I also love to make eye contact with Luna, ask her questions and wait for a response. Starting around two months she started to babble and verbally express herself. So to teach her how conversation works, I love to ask her something, wait for her to respond, and then ask something else, as if we are having a conversation. You may have seen me do this from time to time on my Instagram stories (see my highlights). This teaches her important verbal communication skills and sets her up for healthy communication habits.
It's incredible that such a tiny investment can have such beneficial lifetime returns. So don't forget to sing, read lots of books and just talk to your baby.
Introduce Age-Appropriate Developmental Toys
Once Luna was old enough to start grasping things and retrieve objects, I couldn't wait to start to introduce more age-appropriate developmental toys. She has so much fun spending hours exploring and enjoying her fun toys. Some of my favorites include interactive toys that facilitate her development like musical toys (like her ride-or-die maracas (you will hardly ever see her without one in hand) and this all-in-one musical toy, as well as colorful, sensory stimulating toys like these wooden beads (both made with a child-safe water-based paint). We also love pop up toys that encourage her to move and chase after them.
Encourage Your Baby's Hand-Eye Coordination
Hand-Eye coordination is actually a complex neurological process that should be encouraged from an early age. It works in conjunction with both our fine-motor skills (needed for doing up buttons) to gross-motor skills (needed for doing things like hitting a tennis ball).
Some ways to encourage your baby's hand-eye coordination include placing toys just out of her grasp and encouraging her to reach for them, letting your baby feed herself (baby-led weaning), letting her swipe at colorful objects hanging from her activity gym and alternating arm and leg movement during tummy time.
Help Your Baby Develop a Strong Body
You only get one body in this life, so I want to make sure it lasts Luna a lifetime. It's important to help your baby develop a strong body through encouraging movement. When Luna was a newborn we would make floor time fun by turning on some music and dancing to the beat as I would wriggle her arms and legs and basically make her do the 'stayin' alive' dance haha. But I'd make her arms go out as if she's reaching for a hug and then in as she gives herself a big bear hug. Then I would tap her left foot to her right hand and vice versa. Not only was she developing a strong body, but also stimulating her brain. We learned this in our mommy-and-me singing/baby exercise class.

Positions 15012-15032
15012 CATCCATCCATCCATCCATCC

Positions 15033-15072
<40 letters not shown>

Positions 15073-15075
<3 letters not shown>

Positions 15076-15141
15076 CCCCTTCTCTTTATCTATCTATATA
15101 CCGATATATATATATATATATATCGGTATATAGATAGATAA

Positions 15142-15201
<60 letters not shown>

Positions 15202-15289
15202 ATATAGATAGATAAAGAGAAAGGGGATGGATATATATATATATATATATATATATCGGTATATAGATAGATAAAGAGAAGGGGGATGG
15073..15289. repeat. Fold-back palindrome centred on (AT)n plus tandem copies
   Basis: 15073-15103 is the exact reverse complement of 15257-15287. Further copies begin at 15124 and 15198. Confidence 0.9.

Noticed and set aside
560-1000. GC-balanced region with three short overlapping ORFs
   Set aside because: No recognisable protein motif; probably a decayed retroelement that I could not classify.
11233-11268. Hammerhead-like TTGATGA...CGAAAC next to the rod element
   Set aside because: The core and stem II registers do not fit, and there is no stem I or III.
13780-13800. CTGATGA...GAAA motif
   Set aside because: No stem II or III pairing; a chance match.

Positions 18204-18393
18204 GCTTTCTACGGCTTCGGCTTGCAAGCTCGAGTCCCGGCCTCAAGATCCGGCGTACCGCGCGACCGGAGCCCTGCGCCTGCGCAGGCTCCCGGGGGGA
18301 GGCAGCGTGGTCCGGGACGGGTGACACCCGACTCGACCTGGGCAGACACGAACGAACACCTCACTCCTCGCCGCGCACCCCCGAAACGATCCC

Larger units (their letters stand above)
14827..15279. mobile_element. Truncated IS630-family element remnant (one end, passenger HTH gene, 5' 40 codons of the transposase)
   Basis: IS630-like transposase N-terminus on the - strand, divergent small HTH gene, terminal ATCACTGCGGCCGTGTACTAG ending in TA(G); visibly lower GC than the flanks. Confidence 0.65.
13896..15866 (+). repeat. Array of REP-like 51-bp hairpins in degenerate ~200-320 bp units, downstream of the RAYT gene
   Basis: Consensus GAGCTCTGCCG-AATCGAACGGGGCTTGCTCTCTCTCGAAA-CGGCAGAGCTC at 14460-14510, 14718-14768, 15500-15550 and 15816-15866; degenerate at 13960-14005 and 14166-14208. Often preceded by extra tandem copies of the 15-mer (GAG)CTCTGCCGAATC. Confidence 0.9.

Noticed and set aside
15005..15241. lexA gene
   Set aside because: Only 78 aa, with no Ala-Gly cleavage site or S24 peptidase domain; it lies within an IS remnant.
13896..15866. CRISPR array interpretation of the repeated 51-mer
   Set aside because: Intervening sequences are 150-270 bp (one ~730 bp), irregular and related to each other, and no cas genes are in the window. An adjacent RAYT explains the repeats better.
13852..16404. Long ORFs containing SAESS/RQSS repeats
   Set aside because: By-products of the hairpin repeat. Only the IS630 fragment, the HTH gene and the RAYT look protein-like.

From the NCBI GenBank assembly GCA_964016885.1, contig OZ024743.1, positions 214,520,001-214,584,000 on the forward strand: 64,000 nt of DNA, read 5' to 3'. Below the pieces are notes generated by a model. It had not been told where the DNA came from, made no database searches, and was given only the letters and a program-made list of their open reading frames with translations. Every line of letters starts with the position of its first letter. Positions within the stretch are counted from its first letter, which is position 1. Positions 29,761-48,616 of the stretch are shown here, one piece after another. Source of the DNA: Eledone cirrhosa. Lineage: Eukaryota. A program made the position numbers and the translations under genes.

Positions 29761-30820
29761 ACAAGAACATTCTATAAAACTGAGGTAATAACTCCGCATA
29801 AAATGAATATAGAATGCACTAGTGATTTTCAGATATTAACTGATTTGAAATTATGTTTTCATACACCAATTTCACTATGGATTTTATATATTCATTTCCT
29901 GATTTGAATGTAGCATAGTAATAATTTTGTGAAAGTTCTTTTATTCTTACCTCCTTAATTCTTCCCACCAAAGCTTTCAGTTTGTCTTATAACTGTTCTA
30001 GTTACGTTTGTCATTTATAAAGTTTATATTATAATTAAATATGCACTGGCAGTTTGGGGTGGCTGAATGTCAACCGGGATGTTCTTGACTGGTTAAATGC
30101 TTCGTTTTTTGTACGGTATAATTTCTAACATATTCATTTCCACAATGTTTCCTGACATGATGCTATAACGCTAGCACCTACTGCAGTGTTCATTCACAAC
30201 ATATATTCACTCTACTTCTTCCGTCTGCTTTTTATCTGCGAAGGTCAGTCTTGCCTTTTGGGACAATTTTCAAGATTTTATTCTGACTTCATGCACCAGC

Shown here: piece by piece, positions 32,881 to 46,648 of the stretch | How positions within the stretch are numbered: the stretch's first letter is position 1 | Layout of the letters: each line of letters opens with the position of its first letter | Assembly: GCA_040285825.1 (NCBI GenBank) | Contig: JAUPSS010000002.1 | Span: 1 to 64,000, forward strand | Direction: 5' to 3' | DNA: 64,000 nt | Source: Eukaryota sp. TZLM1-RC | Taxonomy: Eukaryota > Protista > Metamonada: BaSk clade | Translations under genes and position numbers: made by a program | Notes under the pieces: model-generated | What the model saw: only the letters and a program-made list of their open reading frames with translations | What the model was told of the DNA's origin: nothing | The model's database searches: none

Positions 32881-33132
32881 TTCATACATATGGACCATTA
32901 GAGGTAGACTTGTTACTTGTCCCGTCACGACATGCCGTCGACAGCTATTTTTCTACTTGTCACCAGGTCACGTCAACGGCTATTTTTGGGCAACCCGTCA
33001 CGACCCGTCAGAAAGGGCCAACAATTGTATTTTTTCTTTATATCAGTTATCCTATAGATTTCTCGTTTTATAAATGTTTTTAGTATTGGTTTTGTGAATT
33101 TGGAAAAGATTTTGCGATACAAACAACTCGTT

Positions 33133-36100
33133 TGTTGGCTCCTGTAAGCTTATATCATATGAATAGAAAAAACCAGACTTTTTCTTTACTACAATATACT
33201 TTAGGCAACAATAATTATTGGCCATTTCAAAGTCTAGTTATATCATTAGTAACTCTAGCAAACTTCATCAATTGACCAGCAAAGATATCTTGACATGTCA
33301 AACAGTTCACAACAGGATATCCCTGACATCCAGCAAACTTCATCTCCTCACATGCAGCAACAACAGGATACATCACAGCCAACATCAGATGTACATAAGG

We also did ample tummy time as a newborn. Even though she hated it at first and sometimes it would only last a minute or two, I aimed to do tummy time at least three times a day in some capacity. Then, once she got bigger and gained more interest in her toys, she started loving her tummy time. Soon thereafter she was scooting at five and a half months, standing at six months, crawling at seven months, and I've seen her try to start standing on her own lately without holding onto anything at eight months. Mama might be in for trouble, but I love watching her grow so strong and thrive and learn as she goes. It's so cool to literally watch her brain at work and watch the lightbulb turn on so-to-speak when she's working through something.
There is nothing quite like watching your little angel grow and learn and develop. It has truly been a year of firsts for both Luna and I, and it's like seeing the world through rose colored glasses as if I am seeing it all again for the first time. She is so smart and so loved. I hope you guys found this post helpful. Again, this is just what we have done but I love learning new ideas from other moms, so please, share your tips in the comments below!